Your slides should tell a story
We have all been in that situation. A situation of attending a boring presentation, talk or seminar. The diapositive is filled with text and every word is read by the presenter. There are many maps, charts and equations to fill a book with trigonometry, and each screen is beautifully coloured. The lists become longer as the talk drags on. "We 're doing this, this, this, and this, and oh yeah. "Everybody needs it to be done in the crowd, sadly. This is a major chance for a company, and developers can be involved in the problem.
No, it is no shame for us if a host is unprepared or uninspiring but we have failed when we treat our customers as nothing but fancy lists. See, stories are presentations, not lists; stories are organized. We lead to a moment of effect and generate a wave of energy that changes the expectations and preconceptions of people. Good stories are not boring and decent presentations are not decent either. It's important to ask before we go any further, though, why there are presentations first. What is their aim? How useful are they?
People need to give presentations to:
Presentations convey new and sometimes life-changing knowledge to the audience.
Well-crafted presentations have the ability to excite emotions which can affect the actions of an audience.
When properly performed, presentations will captivate the imagination of an audience, and lead them to understand the importance of what they are learning.
In the end, slides make an appeal to the intuition, feelings, or both of an audience in an effort to convince the audience to act on the presenter's mutual opportunity.
Slideshows gear up people to act upon their inner feelings, thoughts, ideas and internal analysis.
For this type of strength, designers cannot afford to treat presentations as "just another list." They cannot use the same formulaic models or neglect to inform our consumers about the value of high-quality image materials. Instead, we need to see slideshow design as an opportunity to build a compelling story that will give our customers big wins.
Compiling a compelling narrative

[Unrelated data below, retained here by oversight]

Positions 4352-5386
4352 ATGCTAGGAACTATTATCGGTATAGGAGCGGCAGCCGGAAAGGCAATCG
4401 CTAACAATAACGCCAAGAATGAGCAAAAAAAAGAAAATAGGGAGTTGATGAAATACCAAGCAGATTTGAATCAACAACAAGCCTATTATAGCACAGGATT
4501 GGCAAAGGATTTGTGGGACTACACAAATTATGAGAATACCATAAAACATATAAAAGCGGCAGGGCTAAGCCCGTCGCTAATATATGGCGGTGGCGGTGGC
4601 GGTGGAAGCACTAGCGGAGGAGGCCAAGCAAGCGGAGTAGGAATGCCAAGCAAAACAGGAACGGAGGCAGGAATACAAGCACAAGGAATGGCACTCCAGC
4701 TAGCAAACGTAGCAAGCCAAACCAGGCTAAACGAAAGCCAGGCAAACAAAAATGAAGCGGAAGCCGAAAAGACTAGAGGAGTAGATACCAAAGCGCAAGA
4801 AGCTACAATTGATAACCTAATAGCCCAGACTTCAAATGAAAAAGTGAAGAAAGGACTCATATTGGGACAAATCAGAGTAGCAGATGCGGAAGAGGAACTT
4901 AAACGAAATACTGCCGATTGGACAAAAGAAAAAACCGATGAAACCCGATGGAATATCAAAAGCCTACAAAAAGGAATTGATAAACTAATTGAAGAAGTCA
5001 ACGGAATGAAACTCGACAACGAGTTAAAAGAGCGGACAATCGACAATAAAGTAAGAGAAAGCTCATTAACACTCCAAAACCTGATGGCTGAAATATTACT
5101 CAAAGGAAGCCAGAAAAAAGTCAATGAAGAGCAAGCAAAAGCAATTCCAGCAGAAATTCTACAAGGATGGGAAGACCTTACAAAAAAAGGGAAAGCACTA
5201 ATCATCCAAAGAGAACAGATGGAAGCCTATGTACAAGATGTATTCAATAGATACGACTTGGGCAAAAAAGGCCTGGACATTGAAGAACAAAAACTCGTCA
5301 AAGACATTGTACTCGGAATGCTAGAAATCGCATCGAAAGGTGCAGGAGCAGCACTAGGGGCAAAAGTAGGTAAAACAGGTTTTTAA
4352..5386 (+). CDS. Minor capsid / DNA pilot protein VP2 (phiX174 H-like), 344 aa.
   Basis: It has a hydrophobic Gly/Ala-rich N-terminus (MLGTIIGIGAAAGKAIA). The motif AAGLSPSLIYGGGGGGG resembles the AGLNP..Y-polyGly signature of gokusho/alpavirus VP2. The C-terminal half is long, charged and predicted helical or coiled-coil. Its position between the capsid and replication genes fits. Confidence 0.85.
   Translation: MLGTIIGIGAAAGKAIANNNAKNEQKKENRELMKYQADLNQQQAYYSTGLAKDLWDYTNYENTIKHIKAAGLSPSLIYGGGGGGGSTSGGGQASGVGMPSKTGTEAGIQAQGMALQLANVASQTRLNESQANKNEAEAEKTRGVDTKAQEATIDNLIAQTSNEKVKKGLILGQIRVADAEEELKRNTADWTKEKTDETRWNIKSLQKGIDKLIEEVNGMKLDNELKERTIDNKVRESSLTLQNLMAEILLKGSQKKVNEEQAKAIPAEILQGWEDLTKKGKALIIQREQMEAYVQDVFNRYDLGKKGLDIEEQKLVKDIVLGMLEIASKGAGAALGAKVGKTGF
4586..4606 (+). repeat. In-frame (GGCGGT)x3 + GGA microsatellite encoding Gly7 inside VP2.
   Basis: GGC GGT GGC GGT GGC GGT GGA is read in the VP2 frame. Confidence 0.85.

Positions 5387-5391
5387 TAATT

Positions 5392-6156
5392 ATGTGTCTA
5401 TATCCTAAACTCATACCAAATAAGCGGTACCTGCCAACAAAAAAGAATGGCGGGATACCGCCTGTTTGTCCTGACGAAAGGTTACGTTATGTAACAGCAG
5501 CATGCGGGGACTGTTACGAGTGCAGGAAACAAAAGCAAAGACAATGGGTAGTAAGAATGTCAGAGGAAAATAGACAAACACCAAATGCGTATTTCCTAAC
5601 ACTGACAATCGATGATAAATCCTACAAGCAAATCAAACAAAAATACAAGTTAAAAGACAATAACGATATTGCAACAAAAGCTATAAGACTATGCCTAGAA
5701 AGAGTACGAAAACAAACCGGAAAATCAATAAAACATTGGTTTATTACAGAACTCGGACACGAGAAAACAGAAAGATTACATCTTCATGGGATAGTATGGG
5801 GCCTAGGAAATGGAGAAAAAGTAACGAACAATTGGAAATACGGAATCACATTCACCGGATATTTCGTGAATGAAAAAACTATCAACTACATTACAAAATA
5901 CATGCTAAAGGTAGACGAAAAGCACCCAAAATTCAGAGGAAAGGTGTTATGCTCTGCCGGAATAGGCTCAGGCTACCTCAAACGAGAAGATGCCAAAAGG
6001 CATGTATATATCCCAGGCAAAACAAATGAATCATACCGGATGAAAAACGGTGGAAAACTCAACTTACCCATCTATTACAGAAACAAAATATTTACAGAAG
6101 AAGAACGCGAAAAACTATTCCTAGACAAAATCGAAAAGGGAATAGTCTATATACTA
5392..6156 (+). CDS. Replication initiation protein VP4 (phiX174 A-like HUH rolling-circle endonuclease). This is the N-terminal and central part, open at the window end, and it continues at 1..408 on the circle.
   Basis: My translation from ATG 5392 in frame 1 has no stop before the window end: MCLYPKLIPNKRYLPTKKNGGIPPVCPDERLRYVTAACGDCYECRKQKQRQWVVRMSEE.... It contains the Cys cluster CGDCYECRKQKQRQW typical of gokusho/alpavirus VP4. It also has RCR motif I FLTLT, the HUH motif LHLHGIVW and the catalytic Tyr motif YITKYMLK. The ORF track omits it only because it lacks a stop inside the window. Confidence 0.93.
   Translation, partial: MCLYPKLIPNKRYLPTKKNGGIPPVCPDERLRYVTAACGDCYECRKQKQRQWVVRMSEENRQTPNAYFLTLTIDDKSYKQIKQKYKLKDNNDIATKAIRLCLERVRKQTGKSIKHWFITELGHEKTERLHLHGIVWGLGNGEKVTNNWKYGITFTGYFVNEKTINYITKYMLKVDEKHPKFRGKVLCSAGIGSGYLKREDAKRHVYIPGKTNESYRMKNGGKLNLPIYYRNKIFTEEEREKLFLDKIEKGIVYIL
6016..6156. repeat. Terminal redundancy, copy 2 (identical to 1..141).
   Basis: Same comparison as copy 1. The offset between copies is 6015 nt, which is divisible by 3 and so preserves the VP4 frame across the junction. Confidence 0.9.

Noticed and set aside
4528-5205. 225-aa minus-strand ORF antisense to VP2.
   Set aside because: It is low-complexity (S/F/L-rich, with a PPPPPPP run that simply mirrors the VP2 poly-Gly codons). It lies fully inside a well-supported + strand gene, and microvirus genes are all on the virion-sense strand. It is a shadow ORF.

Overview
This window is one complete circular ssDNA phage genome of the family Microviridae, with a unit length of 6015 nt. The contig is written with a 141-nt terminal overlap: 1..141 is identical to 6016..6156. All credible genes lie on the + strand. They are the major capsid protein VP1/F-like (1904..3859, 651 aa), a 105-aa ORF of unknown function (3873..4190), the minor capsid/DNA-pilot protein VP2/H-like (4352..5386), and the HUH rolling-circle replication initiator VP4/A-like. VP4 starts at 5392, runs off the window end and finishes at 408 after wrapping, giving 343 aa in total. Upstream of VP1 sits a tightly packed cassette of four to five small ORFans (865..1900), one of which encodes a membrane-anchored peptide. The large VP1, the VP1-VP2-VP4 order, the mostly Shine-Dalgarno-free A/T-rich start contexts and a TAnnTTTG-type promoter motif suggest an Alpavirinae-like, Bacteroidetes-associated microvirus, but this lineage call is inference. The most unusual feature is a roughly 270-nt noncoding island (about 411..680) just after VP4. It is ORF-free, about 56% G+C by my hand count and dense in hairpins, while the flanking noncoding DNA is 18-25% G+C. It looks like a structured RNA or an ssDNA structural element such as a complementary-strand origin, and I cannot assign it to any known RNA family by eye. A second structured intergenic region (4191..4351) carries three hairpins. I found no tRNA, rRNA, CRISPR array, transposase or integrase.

These days "storytelling" is everywhere. Social networking sites cleverly marketed the illusion that every message, picture, and interaction is part of an ongoing tale, but most of what we call "stories" are loosely connected moments bound together by time and technology happenings.
So what separates narrative from the story? Why do they respond to one another and how do they differ? Perhaps most importantly, how can they add themselves to a convincing presentation? One story is time-bound. It's got a beginning , a middle and a fin. This lists things, and directs them to create significance. Stories refer to concrete achievements in a setting, and encourage action—"We did this, and it was awesome! A plot isn't time-dependent. It connects moments and incidents separately to a central theme but does not pursue a resolution. The story of a presentation incorporates the past, present, and future—"where we come from. Where we stand. Where we're going ". How does the detail impact the designer of the presentation?
Here is an example which is simple and realistic. You have a client who makes amazing paper clips that can easily return back to their original shape, no matter how twisted they are. They ask you to design a presentation that highlights this USP and their dream of the business "to change the world of office products forever." How would you start?
Starting with the narrative
A presentation's primary focus is the plot. In this case, you 'd shape the presentation around the dream of your client's company to change the future of office goods forever.
Advance the narrative with the script
Using short stories that discuss obstacles, changes, positive wins and everyday life. Perhaps the research and development department of the paper clip company experienced various challenges before a time when mass manufacturing was cheaper than conventional paper clips.
Using stories like this as brush strokes on a canvas that lead to a more full image of the story.
Better visuals support stories
Here are the simple but astounding slides you make. In this scenario, you might display a simple graph comparing the cost of production of conventional paper clips with the creative paper clips of your client. And to ensure that you improve the plot, you might add a short title to the slide: "Play. Changed. "Changed."
An overly enthusiastic presentation filled with constructive facts actually crashes and sweeps away the excitement. Each rosy perspective has less effect than the previous one. Everything the audience hears before long is, "Fine, great, best. We 're like everyone else.
An efficient presentation designer explores how an audience can create internal conflicts. It means that they feel the weight of a problem and are constantly looking for a solution. The ying and yang problem and solution is the true north of the presentation layout, the key to all knowledge in a folder. One tried and tested way to maintain a healthy positive/negative balance is to hold details without overly dramatic presentation. For example, in our paper clip case, this could mean to commit one or two extra slides to research and development. Such slides will show the production costs that are soon to be announced and generate excitement without actually presenting figures.
Then, when the cost comparison chart is actually revealed, the viewer really looks forward to the details they contain and the rewards are much more satisfying and unforgettable.